MiRNA as Functional Players in RMS

Subjects: Pathology & Pathobiology View times: 218
Created by: Patrizia Gasparini

Rhabdomyosarcoma (RMS), the most common soft tissue sarcoma of childhood and adolescence, is a rare but aggressive malignancy that originates from immature mesenchymal cells committed to skeletal muscle differentiation. Although RMS is, generally, responsive to the modern multimodal therapeutic approaches, the prognosis of RMS depends on multiple variables and for some patients the outcome remains dismal. Further comprehension of the molecular and cellular biology of RMS would lead to identification of novel therapeutic targets. MicroRNAs (miRNAs) are small non-coding RNAs proved to function as key regulators of skeletal muscle cell fate determination and to play important roles in RMS pathogenesis. The purpose of this review is to better delineate the role of miRNAs as a biomarkers or functional leaders in RMS development, so to possibly elucidate some of RMS molecular mechanisms and potentially therapeutically target them to improve clinical management of pediatric RMS.

As miRNAs play a crucial role in the development and progression of RMS, the possibility to exploit these molecules as new therapeutic targets in this pediatric tumor should be considered (Figure 1). To this matter, miR-378 over-expression was functionally demonstrated to cause changes in apoptosis, migration and viability through IGF1R down-modulation. Moreover, replacement of miR-378a-3p induces cytoskeleton organization as well as modulation of muscle protein, such as MyoD1, MyoR, desmin and the myosin heavy chain [1]. MiR-183 knockout guinea pigs showed a reduction in tumor cell migration in vitro and stimulation of phosphatase expression in the tumor suppressor gene and tensin homolog (PTEN), which in turn favored the expression of early growth response 1 (EGR1), thus, strengthening the repression of cell migration [2]. Therefore, miR-183 plays an oncogenic role by targeting two tumor suppressor genes, EGR1 and PTEN and miRNA deregulation is crucial to the development of several types of tumors. As for miR-9a, is able to inhibit cell migration and acts directly on E-cadherin [3] .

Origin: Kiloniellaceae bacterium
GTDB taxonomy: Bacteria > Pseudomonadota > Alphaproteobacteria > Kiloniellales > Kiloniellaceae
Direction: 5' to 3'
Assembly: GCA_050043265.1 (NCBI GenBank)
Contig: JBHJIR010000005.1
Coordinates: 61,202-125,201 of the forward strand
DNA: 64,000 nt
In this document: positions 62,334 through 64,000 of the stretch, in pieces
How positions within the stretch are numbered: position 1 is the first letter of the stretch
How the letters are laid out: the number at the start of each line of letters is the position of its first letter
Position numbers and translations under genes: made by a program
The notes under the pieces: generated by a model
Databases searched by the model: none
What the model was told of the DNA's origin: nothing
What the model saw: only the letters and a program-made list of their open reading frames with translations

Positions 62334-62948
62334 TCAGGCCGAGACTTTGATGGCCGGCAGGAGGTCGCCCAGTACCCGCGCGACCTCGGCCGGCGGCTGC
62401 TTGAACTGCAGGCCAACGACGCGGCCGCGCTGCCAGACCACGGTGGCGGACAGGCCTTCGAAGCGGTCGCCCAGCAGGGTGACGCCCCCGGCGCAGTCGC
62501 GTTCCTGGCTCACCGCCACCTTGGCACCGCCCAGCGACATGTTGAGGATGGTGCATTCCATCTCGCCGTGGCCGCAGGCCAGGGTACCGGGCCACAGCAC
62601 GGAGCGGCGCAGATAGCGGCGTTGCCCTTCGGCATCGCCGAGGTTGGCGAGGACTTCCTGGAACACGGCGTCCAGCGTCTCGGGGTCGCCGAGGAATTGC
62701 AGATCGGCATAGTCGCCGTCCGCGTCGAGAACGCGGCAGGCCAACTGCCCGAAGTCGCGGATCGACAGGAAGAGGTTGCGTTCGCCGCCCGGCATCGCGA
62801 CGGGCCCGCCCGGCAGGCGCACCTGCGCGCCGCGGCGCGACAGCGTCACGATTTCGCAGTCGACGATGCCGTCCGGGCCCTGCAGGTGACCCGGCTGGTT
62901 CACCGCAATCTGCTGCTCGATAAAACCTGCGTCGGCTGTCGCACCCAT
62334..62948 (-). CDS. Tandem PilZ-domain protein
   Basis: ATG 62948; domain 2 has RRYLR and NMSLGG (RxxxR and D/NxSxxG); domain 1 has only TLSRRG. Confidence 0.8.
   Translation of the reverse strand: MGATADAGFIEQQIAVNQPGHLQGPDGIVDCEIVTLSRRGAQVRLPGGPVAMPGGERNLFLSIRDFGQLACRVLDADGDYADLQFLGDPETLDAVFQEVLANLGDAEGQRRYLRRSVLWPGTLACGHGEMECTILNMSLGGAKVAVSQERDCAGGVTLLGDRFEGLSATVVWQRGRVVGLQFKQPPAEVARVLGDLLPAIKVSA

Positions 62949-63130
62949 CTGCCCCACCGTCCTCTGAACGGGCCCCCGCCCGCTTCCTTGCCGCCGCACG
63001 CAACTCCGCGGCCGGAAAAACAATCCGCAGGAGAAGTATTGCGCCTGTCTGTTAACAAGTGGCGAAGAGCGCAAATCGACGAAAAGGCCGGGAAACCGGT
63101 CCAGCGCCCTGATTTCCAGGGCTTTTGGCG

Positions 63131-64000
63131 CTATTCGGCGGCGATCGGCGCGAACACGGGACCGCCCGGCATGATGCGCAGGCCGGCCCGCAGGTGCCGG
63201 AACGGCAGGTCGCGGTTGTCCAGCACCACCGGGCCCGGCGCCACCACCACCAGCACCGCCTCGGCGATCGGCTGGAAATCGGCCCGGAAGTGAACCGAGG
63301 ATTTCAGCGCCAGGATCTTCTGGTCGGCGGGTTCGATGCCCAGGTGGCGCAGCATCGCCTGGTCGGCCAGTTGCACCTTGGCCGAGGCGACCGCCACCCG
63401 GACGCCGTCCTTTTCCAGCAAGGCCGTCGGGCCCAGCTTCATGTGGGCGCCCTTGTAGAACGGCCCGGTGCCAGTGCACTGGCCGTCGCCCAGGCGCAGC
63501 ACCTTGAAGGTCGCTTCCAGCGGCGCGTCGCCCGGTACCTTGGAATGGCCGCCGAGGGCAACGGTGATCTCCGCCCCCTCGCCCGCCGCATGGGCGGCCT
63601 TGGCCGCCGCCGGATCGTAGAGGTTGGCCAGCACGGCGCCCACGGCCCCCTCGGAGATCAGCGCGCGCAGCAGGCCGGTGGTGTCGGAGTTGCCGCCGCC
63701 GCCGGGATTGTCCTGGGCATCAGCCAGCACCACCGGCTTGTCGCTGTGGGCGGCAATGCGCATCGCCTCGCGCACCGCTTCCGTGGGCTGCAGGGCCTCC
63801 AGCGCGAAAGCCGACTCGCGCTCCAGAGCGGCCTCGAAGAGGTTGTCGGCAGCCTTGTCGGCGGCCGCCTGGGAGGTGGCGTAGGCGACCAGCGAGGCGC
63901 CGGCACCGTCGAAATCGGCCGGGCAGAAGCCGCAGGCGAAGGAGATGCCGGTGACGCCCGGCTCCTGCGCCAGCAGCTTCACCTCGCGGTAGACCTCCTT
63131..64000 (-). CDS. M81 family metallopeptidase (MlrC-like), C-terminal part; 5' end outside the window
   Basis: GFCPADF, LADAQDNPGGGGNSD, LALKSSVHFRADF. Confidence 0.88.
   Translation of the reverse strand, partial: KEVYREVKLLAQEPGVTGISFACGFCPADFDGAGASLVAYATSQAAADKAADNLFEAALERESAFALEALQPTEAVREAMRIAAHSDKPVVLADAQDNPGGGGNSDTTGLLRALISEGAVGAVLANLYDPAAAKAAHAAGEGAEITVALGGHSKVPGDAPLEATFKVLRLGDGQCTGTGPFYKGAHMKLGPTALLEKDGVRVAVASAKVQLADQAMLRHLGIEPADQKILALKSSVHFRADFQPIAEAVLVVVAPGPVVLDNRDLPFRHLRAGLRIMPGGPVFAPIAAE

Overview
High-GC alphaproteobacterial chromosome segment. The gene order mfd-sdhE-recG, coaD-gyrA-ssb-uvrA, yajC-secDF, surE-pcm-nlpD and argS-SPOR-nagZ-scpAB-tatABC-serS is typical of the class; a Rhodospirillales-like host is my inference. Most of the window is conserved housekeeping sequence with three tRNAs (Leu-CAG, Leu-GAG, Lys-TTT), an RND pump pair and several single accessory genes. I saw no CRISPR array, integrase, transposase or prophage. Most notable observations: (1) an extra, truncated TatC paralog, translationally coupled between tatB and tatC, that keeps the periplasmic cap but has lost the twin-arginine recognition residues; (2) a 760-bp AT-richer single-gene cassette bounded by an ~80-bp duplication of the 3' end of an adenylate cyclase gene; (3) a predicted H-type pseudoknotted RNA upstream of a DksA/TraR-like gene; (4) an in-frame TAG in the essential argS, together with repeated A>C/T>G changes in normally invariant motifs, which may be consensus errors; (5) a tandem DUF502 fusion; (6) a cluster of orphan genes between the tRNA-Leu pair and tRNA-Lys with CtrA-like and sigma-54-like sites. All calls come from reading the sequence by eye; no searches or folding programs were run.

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Figure 1. miRNAs modulation in RMS carcinogenesis.

To this regard, several approaches that up-regulate or down-regulate miRNAs have been used to characterize and identify the miRNAs involved in the RMS, demonstrating significant efficacy in the treatment of the pathogenesis of RMS following intravenous administration in vivo [4]. In particular, two pre-clinical studies have shown that ectopic expression of miR-206 by lentiviral vectors leads to cell cycle arrest and myogenic differentiation of RMS cells, preventing cell growth in vivo, thanks to inhibition of oncogene expression c-MET[5][6] . Furthermore, experiments with miR-183 knockdown mice led to significant reductions in tumor migration through the direct promotion of EGR1 expression, regulator of cell migration [2] . Re-expression of miR-203 in RMS cells inhibits their proliferation and migration and promotes terminal myogenic differentiation by acting directly on p63 and leukemia inhibitory factor through JAK/STAT (Janus Kinases/Signal Transducer Activator of Transcription Protein) pathway modulation [7] . miR-29 re-expression in mouse model of RMS inhibited tumor growth through stimulation of differentiation mechanisms, suggesting a tumor-suppressor role for this miRNA  . Furthermore, in some studies, RMS growth and proliferation were significantly arrested by miR-450b-5p, strictly regulated by TGF-β1[8]. Huang et al. demonstrated that overexpression of miR-214 was able to inhibit RMS tumor growth both in vitro and in vivo and induced myogenic differentiation by down-modulation of N-Ras [9]

A major weakness of miRNAs modulation studies in RMS is the employment of only commercially available RMS cell lines for in vitro approaches without a further in vitro validation with primary RMS cell lines generated from patients’ surgical specimen. An innovative way to bypass in vitro cell cultures could be the generation of in vivo models such as RMS Patients Derived Xenografts (RMS-PDXs). To date, few works reported the generation of RMS-PDXs, but none of them analyzed the potential of miRNAs in vivo in RMS development or for therapeutic purposes. Most of the functional studies did not consider the microenvironment role in RMS development that could influence cancer cells behavior and aggressiveness. Infiltrating immune cells have a critical and essential role in supporting tumor growth and this aspect should be also investigated to identify novel potential therapeutic targets for RMS management. The generation of innovative therapeutic agents combined miRNAs mimic or inhibitor with liposomes or nanoparticles, which could be a compelling challenge for RMS treatment for the next years. Although all reported data suggests a probable therapeutic role of miRNAs in RMS, unfortunately, the lack of pre-clinical data leaves unexplored such a critical issue that holds great clinical potential for this pediatric disease.

The publication can be found here:https://www.mdpi.com/1422-0067/20/22/5818/htm


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